At the core of Krakauer’s book are brothers Ron and Dan Lafferty, who insist they received a commandment from God to kill a blameless woman and her baby girl. Beginning with a meticulously researched account of this appalling double murder, Krakauer constructs a multi-layered, bone-chilling narrative of messianic delusion, polygamy, savage violence, and unyielding faith. Along the way he uncovers a shadowy offshoot of America’s fastest growing religion, and raises provocative questions about the nature of religious belief.
Rosie says… I have to confess that I have been a nut for anything related to Scientology and FLDS (The Fundamentalist Church of Jesus Christ of Latter-Day Saints) of late and this book fed right into my addiction! This was written a few years ago now but I still think it’s quite relevant and highlights the fine line between faith and religious zealotry. I actually grabbed this book as I’m a fan of Krakauer’s work (Into The Wild was fabulous as was his account of climbing Mt Everest in Into Thin Air) and wasn’t aware of the subject matter until I opened it up and I was so pleasantly surprised!
Read this book… if you’re interested in religious zealots and anything cult related.
The Bone Clocks, David Mitchell
Goodreads says… Following a scalding row with her mother, fifteen-year-old Holly Sykes slams the door on her old life. But Holly is no typical teenage runaway: a sensitive child once contacted by voices she knew only as “the radio people,” Holly is a lightning rod for psychic phenomena. Now, as she wanders deeper into the English countryside, visions and coincidences reorder her reality until they assume the aura of a nightmare brought to life.
For Holly has caught the attention of a cabal of dangerous mystics—and their enemies. But her lost weekend is merely the prelude to a shocking disappearance that leaves her family irrevocably scarred. This unsolved mystery will echo through every decade of Holly’s life, affecting all the people Holly loves—even the ones who are not yet born.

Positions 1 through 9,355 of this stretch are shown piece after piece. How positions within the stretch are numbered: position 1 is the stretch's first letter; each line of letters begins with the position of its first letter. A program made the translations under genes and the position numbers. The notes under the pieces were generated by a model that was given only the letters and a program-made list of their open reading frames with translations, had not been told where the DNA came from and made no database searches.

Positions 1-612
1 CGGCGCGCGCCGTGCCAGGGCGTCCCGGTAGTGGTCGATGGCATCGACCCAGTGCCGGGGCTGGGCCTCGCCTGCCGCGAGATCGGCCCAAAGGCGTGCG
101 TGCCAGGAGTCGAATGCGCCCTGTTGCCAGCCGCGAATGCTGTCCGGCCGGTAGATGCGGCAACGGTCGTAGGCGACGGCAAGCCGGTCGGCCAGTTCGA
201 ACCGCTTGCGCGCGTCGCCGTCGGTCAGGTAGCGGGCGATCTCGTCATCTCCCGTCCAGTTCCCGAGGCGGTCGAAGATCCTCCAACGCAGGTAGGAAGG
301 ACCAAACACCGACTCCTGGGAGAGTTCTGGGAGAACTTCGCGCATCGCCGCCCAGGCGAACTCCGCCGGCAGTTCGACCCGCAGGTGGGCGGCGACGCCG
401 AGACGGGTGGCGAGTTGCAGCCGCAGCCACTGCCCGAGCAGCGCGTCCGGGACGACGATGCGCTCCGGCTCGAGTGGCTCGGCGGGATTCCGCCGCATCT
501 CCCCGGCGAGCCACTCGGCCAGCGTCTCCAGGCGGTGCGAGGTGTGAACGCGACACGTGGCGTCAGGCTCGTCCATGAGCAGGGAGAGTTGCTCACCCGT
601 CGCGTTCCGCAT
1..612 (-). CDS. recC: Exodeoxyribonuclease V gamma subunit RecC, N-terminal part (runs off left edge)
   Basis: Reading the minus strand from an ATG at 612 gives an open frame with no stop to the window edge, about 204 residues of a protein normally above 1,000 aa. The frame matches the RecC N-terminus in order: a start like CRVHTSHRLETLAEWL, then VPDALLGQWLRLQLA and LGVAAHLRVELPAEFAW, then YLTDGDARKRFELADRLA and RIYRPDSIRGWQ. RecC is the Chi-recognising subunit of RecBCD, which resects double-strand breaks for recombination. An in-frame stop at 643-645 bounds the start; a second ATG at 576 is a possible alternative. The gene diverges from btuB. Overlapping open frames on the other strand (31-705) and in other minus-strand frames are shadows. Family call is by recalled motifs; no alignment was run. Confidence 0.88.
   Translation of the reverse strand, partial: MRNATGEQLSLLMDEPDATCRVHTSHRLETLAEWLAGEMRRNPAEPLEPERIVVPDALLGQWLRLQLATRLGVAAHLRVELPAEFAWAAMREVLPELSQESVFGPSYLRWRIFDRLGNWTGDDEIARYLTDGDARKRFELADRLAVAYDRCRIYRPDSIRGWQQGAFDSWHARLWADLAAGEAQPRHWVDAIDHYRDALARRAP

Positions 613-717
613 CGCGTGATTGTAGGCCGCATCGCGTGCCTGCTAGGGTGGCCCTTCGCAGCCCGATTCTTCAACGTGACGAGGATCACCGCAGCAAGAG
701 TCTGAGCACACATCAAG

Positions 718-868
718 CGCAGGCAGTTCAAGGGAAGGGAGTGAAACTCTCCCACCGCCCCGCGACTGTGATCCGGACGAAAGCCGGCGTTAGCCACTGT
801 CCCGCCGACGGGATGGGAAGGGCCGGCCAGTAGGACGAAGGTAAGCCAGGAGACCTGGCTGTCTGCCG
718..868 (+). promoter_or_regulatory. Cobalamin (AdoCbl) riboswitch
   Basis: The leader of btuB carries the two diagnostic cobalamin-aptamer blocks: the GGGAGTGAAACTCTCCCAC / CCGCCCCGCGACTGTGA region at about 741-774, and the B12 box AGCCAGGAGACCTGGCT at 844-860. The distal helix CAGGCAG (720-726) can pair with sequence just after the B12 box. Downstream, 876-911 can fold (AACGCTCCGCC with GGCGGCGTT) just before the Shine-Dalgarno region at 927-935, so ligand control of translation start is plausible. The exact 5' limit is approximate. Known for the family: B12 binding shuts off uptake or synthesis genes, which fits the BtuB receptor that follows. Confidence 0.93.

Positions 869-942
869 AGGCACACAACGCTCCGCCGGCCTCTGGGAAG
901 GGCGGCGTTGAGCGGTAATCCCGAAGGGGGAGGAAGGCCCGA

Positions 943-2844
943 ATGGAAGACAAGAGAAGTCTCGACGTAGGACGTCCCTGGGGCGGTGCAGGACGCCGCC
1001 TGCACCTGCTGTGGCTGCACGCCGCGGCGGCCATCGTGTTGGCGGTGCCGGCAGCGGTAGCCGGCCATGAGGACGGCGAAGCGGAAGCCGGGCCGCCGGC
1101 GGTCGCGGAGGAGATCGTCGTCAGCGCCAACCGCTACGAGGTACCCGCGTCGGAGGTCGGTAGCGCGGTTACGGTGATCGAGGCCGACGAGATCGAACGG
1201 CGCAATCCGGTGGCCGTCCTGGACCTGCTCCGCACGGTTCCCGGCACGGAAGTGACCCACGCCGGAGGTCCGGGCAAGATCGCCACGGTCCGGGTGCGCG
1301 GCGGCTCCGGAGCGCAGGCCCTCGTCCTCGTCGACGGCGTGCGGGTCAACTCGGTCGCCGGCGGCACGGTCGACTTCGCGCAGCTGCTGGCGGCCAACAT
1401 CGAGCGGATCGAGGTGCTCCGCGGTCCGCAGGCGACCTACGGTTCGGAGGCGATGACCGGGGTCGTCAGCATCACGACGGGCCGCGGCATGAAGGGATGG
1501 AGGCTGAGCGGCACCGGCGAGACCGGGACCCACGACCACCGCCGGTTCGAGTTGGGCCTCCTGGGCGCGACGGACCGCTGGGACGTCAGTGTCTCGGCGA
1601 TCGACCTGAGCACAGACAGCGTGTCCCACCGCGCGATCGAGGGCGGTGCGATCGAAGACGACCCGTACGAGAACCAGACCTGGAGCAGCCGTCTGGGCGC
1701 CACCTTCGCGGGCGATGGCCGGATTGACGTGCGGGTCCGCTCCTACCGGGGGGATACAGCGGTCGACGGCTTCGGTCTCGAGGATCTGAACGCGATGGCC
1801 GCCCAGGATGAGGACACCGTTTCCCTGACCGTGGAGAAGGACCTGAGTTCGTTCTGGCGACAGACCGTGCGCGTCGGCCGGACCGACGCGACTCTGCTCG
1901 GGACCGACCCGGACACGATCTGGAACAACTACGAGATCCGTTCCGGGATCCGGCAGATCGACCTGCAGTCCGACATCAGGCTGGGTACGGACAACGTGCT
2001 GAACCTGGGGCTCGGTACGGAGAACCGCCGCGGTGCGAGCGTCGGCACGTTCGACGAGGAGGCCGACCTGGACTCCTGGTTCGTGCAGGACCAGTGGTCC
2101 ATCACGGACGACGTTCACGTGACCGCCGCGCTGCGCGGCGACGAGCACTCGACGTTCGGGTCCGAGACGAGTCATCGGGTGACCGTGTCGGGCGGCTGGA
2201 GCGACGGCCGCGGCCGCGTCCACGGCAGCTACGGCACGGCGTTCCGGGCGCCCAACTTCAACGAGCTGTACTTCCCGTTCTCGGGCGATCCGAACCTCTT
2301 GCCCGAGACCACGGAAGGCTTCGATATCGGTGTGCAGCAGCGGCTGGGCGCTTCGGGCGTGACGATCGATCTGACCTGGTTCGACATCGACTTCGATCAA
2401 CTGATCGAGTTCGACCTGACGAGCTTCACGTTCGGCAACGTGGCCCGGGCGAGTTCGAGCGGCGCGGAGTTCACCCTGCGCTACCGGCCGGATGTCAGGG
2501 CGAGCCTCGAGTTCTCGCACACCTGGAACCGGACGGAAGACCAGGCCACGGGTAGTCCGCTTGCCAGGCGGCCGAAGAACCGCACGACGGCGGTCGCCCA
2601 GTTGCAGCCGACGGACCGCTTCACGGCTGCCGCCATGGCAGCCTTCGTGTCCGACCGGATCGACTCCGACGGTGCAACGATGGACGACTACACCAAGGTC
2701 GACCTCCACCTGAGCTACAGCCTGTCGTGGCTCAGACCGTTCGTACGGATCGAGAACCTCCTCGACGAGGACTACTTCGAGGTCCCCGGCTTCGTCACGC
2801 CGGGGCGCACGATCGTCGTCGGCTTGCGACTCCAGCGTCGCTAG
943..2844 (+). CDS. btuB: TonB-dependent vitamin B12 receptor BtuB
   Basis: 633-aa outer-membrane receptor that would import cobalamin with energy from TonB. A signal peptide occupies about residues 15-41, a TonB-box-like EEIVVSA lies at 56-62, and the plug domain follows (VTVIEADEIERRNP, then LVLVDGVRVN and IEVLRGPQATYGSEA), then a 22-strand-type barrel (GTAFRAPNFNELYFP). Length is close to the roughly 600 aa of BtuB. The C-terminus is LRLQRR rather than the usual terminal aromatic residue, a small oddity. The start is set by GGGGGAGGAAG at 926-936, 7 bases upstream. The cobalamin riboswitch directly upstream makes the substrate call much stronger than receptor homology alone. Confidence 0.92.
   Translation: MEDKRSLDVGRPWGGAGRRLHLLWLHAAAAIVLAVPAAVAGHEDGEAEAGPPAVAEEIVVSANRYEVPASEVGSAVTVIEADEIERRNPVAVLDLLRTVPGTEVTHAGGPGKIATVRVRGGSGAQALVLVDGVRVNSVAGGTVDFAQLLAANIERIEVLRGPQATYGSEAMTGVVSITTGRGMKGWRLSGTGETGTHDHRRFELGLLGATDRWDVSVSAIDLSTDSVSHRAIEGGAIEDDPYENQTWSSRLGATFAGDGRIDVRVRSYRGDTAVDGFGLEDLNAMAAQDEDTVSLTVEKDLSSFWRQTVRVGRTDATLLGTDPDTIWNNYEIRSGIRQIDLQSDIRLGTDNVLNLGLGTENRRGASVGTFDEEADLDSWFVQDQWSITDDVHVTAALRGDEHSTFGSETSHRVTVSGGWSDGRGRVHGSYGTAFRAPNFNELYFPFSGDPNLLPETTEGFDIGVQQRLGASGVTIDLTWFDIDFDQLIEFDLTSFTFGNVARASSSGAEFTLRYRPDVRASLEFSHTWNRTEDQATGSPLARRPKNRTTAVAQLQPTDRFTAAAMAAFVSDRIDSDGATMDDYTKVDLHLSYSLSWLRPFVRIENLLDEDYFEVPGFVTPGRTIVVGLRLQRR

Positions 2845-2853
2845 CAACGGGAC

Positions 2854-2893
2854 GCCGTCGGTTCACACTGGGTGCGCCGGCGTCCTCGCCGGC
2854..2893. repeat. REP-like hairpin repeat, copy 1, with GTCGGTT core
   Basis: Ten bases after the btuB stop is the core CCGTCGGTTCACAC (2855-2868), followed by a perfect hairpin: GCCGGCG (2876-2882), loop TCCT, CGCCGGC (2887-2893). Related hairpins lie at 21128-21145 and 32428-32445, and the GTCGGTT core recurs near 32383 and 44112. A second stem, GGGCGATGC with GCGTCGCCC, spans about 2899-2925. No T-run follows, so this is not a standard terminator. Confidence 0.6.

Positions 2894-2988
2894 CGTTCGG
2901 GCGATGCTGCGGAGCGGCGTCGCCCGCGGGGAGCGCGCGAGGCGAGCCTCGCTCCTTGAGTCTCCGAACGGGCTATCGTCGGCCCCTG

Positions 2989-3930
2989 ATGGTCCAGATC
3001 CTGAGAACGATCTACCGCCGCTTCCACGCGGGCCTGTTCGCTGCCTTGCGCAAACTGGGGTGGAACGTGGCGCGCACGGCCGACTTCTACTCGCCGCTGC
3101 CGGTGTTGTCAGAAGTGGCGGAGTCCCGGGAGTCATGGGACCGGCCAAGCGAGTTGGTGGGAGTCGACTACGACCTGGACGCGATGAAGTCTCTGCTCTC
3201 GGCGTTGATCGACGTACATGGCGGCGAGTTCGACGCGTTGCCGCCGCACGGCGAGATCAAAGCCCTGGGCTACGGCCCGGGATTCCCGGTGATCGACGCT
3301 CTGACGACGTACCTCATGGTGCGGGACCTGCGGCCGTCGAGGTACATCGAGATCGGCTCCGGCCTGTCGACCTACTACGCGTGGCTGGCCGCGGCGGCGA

A Cambridge scholarship boy grooming himself for wealth and influence, a conflicted father who feels alive only while reporting from occupied Iraq, a middle-aged writer mourning his exile from the bestseller list—all have a part to play in this surreal, invisible war on the margins of our world. From the medieval Swiss Alps to the nineteenth-century Australian bush, from a hotel in Shanghai to a Manhattan townhouse in the near future, their stories come together in moments of everyday grace and extraordinary wonder.
Rosie says… I tore through the first half of this book absolutely in love with Holly Sykes and how her character was woven through the story so cleverly but it then took a weird turn and lost me a little. I loved all the talk of psychic phenomena and the possibility of eternal life etc., but it got a little over my head toward the end and I found I really had to concentrate on the story line to follow along. The ending left me heartbroken and wanting to know what happened next, which is what you want from a book!
Read this book… if you’re not really into sci-fi but want to dip your toe into the water!
Read any good books lately?…